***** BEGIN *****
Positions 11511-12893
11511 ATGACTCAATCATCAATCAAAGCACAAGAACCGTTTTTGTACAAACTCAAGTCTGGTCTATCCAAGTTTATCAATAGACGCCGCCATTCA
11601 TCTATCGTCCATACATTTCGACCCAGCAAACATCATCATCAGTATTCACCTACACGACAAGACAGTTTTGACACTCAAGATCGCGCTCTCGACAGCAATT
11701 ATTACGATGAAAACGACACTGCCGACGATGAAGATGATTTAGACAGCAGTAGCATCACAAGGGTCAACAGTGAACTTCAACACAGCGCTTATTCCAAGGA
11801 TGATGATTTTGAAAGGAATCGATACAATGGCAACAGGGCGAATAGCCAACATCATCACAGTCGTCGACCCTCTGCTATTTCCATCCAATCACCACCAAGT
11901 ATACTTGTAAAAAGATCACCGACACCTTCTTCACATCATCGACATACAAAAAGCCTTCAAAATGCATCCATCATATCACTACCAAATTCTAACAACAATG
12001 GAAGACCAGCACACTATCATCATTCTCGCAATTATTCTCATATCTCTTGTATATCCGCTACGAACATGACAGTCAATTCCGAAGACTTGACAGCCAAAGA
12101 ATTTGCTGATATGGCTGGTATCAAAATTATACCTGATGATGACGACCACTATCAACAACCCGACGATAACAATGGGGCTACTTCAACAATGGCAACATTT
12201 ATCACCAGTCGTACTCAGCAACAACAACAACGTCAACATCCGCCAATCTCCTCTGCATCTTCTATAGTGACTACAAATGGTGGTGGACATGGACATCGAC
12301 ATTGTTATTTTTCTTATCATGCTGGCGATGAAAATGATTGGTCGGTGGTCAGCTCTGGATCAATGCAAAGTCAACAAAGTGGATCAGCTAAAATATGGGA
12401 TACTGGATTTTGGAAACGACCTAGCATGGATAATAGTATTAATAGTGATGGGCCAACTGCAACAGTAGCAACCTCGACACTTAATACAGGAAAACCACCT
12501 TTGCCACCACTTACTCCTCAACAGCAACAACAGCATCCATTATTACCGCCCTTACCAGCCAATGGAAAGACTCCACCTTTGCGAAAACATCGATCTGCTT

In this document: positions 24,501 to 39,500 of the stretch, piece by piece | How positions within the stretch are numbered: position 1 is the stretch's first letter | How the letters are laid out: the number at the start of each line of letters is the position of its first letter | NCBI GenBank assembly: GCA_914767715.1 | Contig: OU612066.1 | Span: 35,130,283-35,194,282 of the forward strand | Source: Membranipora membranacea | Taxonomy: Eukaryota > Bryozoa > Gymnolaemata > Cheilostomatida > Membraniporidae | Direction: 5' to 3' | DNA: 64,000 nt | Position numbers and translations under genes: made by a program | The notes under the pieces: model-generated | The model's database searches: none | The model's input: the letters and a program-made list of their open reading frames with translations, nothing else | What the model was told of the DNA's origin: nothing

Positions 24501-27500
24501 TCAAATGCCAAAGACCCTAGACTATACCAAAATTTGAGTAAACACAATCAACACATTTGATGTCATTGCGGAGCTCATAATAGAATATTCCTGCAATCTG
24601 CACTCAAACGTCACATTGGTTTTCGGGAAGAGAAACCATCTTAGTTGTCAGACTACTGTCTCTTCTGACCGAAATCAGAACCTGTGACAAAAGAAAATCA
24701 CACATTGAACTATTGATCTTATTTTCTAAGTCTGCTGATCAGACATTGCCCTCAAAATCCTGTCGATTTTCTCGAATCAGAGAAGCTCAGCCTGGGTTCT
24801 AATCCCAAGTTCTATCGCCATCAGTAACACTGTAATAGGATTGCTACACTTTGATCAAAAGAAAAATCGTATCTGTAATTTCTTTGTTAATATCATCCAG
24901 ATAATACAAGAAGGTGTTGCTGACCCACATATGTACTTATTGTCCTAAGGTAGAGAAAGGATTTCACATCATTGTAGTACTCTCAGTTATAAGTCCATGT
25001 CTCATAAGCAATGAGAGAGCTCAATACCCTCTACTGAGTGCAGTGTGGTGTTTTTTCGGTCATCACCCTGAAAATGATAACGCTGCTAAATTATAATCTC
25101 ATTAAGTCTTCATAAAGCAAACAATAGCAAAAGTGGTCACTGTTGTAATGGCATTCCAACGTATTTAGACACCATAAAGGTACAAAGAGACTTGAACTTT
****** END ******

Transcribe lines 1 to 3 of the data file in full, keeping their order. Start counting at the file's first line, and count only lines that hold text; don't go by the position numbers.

Positions 11511-12893
11511 ATGACTCAATCATCAATCAAAGCACAAGAACCGTTTTTGTACAAACTCAAGTCTGGTCTATCCAAGTTTATCAATAGACGCCGCCATTCA
11601 TCTATCGTCCATACATTTCGACCCAGCAAACATCATCATCAGTATTCACCTACACGACAAGACAGTTTTGACACTCAAGATCGCGCTCTCGACAGCAATT